MANCHESTER — Ritchie Farrell was a recovering heroin addict from Lowell, Mass. who wrote an HBO film and appeared in the Oscar-winning film “The Fighter,” which was based on local boxing legend Micky Ward and his addicted brother, Dicky Eklund.
When Farrell moved back east from Los Angeles 18 months ago, he became a teacher at the Kreiva Academy, an inner-city Manchester charter school and he wanted students to see for themselves the power of filmmaking.
Enter “Romeo and Juliet: A Cautionary Tale,” a seven-minute film written and acted by 10 students in Farrell’s class that has its first public showing Monday night on the campus of Southern New Hampshire University.
The film is a modern-day take on the Shakespearean tragedy, a circa-2018 love story torn asunder by the Queen City’s opioid epidemic featuring a Bedford basketball star and a Manchester teen from the wrong side of the tracks.
“I have done stuff at Emerson College and out in L.A. but this was really special for me. For the first time up at the plate and with their limited knowledge they just really knocked it out of the park,” Farrell said Friday during an interview. “For a short film it plays unbelievable.”
Farrell, who now lives in Milford, recalled sitting in a gym more than a year ago watching his 13-year-old son play basketball for a Manchester AAU team when the founders of Kreiva Academy first approached.
They sold him on teaching at the public charter school that specializes in expeditionary learning for sixth- through 12th-graders.
“One thing led to another. In some cases these kids came from the edge of a universe, some from broken homes but they were all so full of promise and inspiring,” Farrell said.
“We read Romeo and Juliet. I taught them how to write a play and they just took off and ran with it.”
Manchester filmmaker Rick Berry of LA Berry Production said his chat at a friend’s birthday party soon turned into a meeting with Farrell where he embraced the vision of shooting this film.
Most scenes were shot on the grounds of Kreiva Academy at 470 Pine St. and the entire project was done on a single day last fall, Berry said.
“I got to the school. We quickly ran through the script and within five hours we wrapped up shooting. It’s kind of a guerrilla style where I don’t have total control and as much time as I often do as on other projects,” Berry recalled.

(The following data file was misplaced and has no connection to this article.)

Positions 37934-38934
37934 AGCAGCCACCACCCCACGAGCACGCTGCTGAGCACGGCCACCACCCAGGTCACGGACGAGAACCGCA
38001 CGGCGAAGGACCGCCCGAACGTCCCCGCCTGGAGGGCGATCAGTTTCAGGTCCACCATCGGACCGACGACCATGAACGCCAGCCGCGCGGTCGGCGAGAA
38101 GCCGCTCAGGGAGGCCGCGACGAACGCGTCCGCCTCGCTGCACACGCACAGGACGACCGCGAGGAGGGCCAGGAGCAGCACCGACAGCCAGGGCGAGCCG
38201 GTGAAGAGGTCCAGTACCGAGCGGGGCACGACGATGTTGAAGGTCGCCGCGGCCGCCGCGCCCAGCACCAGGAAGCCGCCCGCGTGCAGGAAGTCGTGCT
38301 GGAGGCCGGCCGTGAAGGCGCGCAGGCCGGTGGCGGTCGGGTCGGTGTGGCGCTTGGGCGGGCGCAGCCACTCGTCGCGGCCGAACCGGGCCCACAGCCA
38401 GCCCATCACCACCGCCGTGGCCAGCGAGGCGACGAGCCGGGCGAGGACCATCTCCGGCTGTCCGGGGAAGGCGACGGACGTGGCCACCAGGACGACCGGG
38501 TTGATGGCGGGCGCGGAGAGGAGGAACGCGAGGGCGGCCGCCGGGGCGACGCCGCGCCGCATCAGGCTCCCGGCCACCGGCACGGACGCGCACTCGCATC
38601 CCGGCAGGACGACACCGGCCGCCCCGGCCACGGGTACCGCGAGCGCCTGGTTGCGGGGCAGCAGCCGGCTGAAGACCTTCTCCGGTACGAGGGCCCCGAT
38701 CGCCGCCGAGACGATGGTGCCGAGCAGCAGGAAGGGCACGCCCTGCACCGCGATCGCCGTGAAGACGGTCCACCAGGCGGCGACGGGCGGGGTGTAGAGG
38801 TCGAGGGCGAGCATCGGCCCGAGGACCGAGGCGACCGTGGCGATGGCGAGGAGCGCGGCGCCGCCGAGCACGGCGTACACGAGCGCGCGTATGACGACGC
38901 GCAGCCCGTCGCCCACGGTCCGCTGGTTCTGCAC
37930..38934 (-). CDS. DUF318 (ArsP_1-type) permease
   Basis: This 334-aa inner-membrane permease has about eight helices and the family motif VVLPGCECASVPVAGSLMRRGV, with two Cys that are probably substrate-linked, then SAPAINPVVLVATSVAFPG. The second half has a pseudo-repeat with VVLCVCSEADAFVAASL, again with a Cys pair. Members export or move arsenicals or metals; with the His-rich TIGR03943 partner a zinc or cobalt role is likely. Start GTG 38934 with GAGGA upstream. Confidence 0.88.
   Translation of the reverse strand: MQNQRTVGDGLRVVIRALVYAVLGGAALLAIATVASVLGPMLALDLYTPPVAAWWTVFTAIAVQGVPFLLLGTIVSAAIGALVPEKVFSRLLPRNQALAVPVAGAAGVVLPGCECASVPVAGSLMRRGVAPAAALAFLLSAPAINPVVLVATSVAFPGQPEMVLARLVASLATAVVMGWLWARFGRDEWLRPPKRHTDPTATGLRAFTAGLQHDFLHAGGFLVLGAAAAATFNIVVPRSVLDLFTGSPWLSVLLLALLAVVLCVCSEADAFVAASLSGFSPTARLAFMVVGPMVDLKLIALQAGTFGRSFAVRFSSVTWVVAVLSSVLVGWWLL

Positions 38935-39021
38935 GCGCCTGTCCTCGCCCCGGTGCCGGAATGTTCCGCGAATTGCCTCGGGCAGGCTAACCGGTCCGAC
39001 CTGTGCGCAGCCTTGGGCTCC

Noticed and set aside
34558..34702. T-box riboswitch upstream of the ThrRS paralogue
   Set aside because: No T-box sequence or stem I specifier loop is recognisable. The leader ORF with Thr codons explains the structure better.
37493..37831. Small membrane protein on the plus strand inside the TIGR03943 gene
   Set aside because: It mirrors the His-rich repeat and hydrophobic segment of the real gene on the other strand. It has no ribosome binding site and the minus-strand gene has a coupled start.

“But I think what they did had some real impact. The kids were amazing. They wrote it, rehearsed it; they had their roles down cold.”
Berry would later learn after filming that he had previously met the star student who played Juliet, Emily Walker, 13.
“My wife (Francesca La Rosa-Berry) worked at Michael’s and she would teach these crafting classes that Emily would attend. She even came to my daughter’s birthday party,” Berry said. “The coolest part was she was the understudy for the part. She ended up starring and totally nailed it.”
Romeo is played by Michael McCall Jr., 16, and his basketball-playing pals in the film are Ryan LaPointe and Nizar Abbari.
The film was written and directed by Christina Iannuzzi and Arlo Perez.
Berry said he gave Perez a crash course in videography and said some of the film’s memorable footage came from the student shooter.
“It’s always a different experience working with kids. They were so motivated by Ritchie to do this and embraced it,” said Berry, a U.S. Army veteran who does media work for the U.S. Air Force. “It was a very collaborative effort.”
Farrell also credited school Director of Operations Tal Bayer with providing the music to score the film with assistance from Brady MeGee, another Kreiva Academy teacher.
The public showing for the movie will be 5:30 p.m. at the SNHU Main Campus Dining Hall after which students will take questions followed by remarks from three city leaders in the recovery movement: Amy Cloutier, Jasmine Lamontagne and Pat Cronin.
Ex-Manchester police chief and state “drug czar” David Mara will close the event with a keynote address.
The film opens with audio of President Donald Trump speaking about the opioid crisis in the state and ends with this quote from Shakespeare’s play, ‘As You Like It’ with the film’s unique identifier of “Lady Heroin.”
“I pray you. Do not fall in love with me for I am falser than vows made in wine,” it reads.